Buchelt introduces this story with “‘Being of Ireland’: An Introduction to Bram Stoker’s Irish Novel,” which includes a brief biographical sketch of Stoker and provides an overview of critical approaches to the text over the years. It concludes with a not-so-subtle reminder to readers who think of Stoker only as the author of Dracula: “The Snake’s Pass is another work in Stoker’s oeuvre that shows him to be a good—perhaps even a great—writer, not just a writer of one good—perhaps great—vampire novel” (xxii).

Of course, the proof of Stoker’s greatness is the novel itself, which Buchelt annotates thoroughly with footnotes on everything from the meaning of common Irish words such as “Musha” and “Sheebeen” to the politics of the time. Readers will come away from this edition with a thorough understanding of the events that led up to the establishment of the Land League to Stoker’s use of Biblical allusions and Irish mythology to his references to Irish geography. Even though I’ve read The Snake’s Pass at least a dozen times, I came away from this reading with a greater understanding of Stoker’s novel as well as with an appreciation of its place in the Stoker canon.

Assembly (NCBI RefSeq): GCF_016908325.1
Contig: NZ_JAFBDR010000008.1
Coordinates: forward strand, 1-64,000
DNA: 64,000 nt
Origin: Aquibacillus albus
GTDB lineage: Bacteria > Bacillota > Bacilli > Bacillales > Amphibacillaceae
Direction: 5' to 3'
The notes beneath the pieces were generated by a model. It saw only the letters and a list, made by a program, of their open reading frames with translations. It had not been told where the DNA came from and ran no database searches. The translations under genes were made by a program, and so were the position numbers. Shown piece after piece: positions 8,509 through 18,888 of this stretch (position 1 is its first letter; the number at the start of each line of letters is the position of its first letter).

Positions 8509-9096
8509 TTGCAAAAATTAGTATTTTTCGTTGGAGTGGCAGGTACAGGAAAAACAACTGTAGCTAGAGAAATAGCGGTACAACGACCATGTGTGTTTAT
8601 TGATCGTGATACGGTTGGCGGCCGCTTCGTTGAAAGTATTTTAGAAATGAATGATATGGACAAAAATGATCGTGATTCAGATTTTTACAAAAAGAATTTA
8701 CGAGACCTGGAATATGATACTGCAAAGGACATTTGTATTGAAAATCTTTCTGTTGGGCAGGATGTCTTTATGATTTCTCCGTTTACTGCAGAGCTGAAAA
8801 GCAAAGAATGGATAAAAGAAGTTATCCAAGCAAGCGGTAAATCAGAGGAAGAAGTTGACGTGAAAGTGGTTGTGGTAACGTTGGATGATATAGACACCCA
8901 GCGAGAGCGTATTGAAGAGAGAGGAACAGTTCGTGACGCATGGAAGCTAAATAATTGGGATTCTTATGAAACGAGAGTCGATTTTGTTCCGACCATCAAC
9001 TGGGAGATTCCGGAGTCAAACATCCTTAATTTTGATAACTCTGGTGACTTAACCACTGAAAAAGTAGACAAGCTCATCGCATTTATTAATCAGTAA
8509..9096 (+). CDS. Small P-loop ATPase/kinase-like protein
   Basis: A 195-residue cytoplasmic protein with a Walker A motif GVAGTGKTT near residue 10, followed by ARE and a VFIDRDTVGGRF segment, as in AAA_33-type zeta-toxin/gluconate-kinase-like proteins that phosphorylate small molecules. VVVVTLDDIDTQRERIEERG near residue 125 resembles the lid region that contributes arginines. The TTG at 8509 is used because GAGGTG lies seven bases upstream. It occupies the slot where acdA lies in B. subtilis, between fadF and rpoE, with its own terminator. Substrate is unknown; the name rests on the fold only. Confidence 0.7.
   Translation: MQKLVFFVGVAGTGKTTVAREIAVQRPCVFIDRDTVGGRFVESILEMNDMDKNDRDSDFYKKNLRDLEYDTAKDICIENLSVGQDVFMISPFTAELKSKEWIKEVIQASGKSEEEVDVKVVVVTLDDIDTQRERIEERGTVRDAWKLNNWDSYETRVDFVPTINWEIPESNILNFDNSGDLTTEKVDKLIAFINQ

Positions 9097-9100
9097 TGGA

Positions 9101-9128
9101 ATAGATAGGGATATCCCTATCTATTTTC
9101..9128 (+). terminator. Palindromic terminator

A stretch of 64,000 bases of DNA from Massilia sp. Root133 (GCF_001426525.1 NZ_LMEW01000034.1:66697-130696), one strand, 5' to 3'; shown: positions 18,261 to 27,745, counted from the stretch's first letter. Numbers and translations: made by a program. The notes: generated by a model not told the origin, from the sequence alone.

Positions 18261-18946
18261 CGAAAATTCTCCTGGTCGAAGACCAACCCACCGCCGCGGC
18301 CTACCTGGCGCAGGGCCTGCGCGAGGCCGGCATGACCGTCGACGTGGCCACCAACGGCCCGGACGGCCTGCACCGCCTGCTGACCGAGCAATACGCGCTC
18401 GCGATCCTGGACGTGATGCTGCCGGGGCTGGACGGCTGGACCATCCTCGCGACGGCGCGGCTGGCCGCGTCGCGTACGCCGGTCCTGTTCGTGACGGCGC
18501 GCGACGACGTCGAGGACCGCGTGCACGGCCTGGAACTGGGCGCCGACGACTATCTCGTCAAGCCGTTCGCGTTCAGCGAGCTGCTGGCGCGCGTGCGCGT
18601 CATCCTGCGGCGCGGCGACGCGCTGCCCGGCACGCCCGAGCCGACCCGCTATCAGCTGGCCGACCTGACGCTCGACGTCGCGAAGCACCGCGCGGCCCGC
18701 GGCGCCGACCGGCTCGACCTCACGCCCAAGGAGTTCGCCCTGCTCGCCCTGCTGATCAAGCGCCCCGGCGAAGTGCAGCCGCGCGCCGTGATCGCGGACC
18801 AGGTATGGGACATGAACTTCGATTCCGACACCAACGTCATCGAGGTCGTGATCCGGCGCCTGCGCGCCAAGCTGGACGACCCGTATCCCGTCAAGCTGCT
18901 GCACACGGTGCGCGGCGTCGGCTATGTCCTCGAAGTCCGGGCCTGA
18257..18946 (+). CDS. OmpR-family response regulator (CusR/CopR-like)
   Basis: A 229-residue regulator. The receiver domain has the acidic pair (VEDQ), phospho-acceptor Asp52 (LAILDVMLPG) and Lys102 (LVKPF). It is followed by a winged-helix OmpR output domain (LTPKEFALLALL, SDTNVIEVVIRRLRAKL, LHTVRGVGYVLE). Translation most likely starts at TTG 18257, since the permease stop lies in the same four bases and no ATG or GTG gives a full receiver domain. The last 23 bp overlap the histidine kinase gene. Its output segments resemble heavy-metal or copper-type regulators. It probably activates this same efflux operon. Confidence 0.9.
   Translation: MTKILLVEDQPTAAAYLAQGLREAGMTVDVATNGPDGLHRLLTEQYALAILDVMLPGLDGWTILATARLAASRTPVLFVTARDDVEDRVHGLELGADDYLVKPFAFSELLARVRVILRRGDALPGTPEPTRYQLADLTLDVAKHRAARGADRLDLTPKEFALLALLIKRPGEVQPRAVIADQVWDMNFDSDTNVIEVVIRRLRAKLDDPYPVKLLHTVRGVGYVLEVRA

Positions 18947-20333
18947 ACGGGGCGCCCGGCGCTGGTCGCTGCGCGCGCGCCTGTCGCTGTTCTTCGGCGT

One can always learn more, of course, and Buchelt follows the annotated text with a short (two-page) bibliography that refers readers to book-length studies of Stoker and essays that focus on The Snake’s Pass. Following the bibliography are six contemporary (1890 and 1891) reviews of The Snake’s Pass in periodicals such as The Athenaeum, The Academy, and Murray’s Magazine: A Home and Colonial Periodical for the General Reader. The reviews are especially important because they demonstrate that Stoker’s contemporaries saw him as Anglo Irish and recognized both his awareness of nineteenth-century Ireland and his contribution to Irish literature.